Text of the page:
But it can also, and I suspect this is more often the case, come from good intentions. You want things to be good for you and others rather than bad. When people tell you about difficult experiences, for example of loss or illness, we often find it difficult to think of how best to respond. However, we know right away that we wish them good things. What then seems more logical to recommend the shortest route to that positivity, for example by encouraging them? 

Examples of toxic positivity 

Here are examples of expressions associated with toxic positivity: 
  • Cheer up, it could have been worse!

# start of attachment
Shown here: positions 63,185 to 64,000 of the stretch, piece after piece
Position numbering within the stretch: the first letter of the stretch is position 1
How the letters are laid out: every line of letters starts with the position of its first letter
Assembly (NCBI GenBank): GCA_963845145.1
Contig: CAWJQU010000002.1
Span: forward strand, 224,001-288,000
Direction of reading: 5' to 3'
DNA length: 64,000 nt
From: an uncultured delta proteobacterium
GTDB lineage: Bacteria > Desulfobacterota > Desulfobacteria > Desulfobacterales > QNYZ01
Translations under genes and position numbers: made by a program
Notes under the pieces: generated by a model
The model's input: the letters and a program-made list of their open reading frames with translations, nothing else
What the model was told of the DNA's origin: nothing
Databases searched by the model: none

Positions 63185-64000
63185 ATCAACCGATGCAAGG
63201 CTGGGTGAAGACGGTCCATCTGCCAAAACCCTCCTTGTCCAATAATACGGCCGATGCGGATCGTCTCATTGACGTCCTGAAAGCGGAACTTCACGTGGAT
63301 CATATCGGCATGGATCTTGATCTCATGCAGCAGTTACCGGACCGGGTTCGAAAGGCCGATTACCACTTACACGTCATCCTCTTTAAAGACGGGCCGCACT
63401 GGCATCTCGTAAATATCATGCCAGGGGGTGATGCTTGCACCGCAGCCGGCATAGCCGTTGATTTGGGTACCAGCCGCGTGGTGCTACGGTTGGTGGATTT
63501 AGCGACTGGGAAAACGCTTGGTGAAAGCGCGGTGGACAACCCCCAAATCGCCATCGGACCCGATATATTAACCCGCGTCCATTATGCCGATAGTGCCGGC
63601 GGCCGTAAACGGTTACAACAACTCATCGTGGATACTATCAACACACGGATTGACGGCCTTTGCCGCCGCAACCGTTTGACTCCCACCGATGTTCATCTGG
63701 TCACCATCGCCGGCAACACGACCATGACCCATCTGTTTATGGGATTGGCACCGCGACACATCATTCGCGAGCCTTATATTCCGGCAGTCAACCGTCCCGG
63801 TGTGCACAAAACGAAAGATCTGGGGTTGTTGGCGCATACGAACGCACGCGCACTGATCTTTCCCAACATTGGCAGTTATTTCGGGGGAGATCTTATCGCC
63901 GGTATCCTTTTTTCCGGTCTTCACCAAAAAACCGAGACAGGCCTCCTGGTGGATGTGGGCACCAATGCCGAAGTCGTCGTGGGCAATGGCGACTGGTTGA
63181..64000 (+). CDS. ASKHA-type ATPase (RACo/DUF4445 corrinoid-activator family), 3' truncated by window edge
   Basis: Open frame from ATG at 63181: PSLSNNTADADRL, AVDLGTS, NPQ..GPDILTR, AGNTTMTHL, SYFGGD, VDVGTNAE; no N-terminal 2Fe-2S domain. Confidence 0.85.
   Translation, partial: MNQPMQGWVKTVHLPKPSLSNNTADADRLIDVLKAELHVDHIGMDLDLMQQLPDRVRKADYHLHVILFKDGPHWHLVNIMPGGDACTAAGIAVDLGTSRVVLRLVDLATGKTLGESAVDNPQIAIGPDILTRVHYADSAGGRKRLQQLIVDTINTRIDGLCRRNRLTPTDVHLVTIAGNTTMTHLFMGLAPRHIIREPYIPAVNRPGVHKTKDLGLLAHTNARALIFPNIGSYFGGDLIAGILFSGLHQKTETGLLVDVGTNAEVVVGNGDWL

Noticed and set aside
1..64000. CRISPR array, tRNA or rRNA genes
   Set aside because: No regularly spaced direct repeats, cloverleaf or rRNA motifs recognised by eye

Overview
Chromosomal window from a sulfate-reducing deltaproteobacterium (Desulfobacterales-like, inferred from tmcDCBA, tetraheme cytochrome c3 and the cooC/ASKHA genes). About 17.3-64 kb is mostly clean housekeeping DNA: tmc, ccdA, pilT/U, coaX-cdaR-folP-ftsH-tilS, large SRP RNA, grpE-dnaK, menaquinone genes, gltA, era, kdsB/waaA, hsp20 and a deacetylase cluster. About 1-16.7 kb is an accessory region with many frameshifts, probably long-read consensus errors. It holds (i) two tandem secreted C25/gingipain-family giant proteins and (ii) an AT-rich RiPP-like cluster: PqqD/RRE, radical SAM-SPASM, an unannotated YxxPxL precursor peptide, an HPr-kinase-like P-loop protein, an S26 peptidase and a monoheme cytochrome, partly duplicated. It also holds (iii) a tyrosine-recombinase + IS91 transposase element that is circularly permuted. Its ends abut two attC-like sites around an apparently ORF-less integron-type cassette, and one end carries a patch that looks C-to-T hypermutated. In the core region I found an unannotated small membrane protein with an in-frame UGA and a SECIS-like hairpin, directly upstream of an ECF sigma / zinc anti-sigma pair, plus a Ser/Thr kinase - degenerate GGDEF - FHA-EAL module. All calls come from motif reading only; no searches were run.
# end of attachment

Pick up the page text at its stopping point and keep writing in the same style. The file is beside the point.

• It is what it is! 
  • Look at it on the bright side! 
  • Everything happens with a reason 
  • There's no point in worrying 
  • Don't be so gloomy, you! 
  • Everything will be fine in the end! 
  • It will all be okay 
  • If I can do it, so can you! 
  • Go do something fun! 
  • Have faith! 
  • Let it go! 
  • Banish negativity from your life! 

What can you do instead? 

Instead of the above, you should develop some other ways of thinking and acting, such as: 
  1. View negative thoughts and feelings as normal: life inevitably offers many setbacks and hardships in addition to many beautiful and pleasant things. So it is normal to have negative thoughts and feelings on a regular basis. So it is not necessarily the case that something goes wrong if we or others express ourselves negatively.